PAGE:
Whenever Steve Greig looks at his front yard, he almost always sees someone talking to Tofu, his turkey.
“Tofu loves people,” he told TODAY. “Everyone knows who he is. He’s so social and curious. For Halloween, he was just in heaven because we get a lot of trick-or-treaters. He could not have been happier.”
Tofu, who also loves gobbling along to music — particularly classic Madonna songs — is part of Greig’s unusual household, which includes nine senior dogs, four chickens, two ducks, one rabbit and a 110-pound pig named Bikini.
“I brought her home and life has never been the same,” the Denver resident said with a laugh.
Greig, 55, started adopting senior and special needs animals in 2013 when he was grieving the death of his beloved dog, Wolfgang, who was hit by a car.
“It was just devastating,” he said. “After a few months, I finally decided I needed something good to come out of his death.”
So Greig went to an animal shelter and adopted the oldest dog they had: a Chihuahua with four bad knees and a heart murmur. He named the pooch Eeyore.
“It was so immediately healing that I knew this is just what I was supposed to do,” he said. “From then on, I only adopted senior dogs. I heard about another one that needed a home and then another one, and I just kept expanding.”
Today that expanding pack still includes Eeyore, who is now 19 years old.
“He’s a tough little dog,” Greig said.
Greig chronicles the antics of Eeyore, Tofu, Bikini and the rest of his menagerie on the popular Wolfgang Instagram page, which has almost 900,000 followers, and recently published a children’s book titled "The One & Only Wolfgang" about his pets and “loving the old.”
He’s grateful for the chance to spread awareness that senior animals can be terrific pets.
“It’s just incredibly rewarding,” he said. “These dogs get overlooked in shelters and they have so much light and love left in them.”
Enoch, a 9-year-old Irish wolfhound, is the youngest and biggest dog in the pack and a fun hiking buddy. He got a little irritated when Bikini the pig first joined the family and fell so head-over-heels in love with the dog that she followed him around constantly.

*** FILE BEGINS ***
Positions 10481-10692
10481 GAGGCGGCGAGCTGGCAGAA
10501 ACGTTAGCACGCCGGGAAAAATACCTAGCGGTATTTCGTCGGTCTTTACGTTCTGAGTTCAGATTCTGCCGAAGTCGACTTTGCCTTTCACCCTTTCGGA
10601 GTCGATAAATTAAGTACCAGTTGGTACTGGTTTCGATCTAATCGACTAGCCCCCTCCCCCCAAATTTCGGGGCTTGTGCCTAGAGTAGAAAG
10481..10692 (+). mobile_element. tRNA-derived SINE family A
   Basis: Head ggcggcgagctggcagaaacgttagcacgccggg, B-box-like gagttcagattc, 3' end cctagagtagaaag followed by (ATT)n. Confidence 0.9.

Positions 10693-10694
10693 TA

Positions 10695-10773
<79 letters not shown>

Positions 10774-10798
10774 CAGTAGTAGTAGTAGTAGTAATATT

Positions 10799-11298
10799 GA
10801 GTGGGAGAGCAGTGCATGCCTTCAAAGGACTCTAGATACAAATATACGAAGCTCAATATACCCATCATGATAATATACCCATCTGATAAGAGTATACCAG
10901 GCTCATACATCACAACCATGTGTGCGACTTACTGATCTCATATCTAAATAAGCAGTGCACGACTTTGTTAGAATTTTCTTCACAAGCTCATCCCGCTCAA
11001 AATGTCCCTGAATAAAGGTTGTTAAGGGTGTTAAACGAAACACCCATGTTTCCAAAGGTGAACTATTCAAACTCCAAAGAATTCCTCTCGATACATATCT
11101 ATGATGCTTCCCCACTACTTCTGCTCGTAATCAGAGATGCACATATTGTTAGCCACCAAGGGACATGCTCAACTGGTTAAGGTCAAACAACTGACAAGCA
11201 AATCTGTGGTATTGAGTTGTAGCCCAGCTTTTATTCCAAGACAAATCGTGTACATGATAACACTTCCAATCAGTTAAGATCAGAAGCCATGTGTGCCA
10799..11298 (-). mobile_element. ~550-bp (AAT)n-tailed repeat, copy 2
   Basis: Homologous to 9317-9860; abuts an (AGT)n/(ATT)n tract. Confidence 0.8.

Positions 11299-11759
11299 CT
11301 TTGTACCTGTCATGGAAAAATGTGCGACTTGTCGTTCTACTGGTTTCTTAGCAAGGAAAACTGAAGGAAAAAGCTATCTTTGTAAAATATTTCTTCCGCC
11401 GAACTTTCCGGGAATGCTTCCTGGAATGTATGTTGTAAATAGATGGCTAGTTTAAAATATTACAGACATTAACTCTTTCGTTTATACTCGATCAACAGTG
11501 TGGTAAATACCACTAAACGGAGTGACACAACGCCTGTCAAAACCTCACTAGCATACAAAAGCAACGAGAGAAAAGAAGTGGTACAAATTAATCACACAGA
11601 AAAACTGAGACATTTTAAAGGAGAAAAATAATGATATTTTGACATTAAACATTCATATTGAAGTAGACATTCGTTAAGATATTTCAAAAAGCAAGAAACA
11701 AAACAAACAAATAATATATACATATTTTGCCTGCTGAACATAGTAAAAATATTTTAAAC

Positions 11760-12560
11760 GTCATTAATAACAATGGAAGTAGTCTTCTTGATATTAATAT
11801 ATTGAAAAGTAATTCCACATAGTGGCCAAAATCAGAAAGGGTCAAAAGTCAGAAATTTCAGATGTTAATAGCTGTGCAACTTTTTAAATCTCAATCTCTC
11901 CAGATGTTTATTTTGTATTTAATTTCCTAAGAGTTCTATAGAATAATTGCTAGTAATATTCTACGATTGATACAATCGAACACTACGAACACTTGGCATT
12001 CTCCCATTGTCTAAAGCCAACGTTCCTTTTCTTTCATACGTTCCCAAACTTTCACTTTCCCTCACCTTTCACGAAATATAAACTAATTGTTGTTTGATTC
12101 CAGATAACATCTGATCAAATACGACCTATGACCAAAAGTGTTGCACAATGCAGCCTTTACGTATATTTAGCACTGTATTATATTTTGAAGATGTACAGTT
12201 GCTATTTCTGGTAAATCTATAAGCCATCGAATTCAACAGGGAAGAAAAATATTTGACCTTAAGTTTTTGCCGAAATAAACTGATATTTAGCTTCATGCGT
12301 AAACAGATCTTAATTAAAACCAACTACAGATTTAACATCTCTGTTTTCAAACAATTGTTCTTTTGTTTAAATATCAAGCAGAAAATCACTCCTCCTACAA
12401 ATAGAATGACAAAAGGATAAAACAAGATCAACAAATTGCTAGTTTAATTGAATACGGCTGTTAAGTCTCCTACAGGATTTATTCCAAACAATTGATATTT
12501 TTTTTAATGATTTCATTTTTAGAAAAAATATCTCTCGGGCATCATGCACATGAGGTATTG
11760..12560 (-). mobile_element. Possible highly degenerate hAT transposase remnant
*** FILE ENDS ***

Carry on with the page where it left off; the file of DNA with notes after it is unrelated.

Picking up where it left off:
Thankfully, once she was spayed, the pig's passion for the pooch subsided and she’s content with a platonic relationship. The potty-trained pig sleeps in a pink princess bed in the kitchen and lets herself out to do her business through a doggy door (which Greig has had to enlarge several times).
While life with his crew is rewarding, it’s also a bit exhausting. Greig wakes up at 4:45 a.m. on weekdays to give medications to almost all the dogs — five are thriving thanks to heart medicine — before heading to his full-time job as an accountant.
Two days a week he comes home at lunch to care for the animals, and a caregiver named Michele Blazovic comes three days a week to let out the pets, administer medication, feed and clean up after them.
“She's just amazing,” he said. “She loves the animals as much, if not more, than me. I couldn’t do it without her.”
Greig noted that he also wouldn’t be able to have nine dogs if they weren’t seniors, since young and middle-aged dogs are more energetic and not as “easy” as older ones.
He loves receiving social media messages from people who have adopted senior pets because of the Wolfgang sites. Sometimes they’ll share photos of themselves leaving a shelter with their new dog.
“There’s just nothing better,” he said. “Senior dogs are just so chill and fit so many people’s lifestyles. … Each one has something different to give.”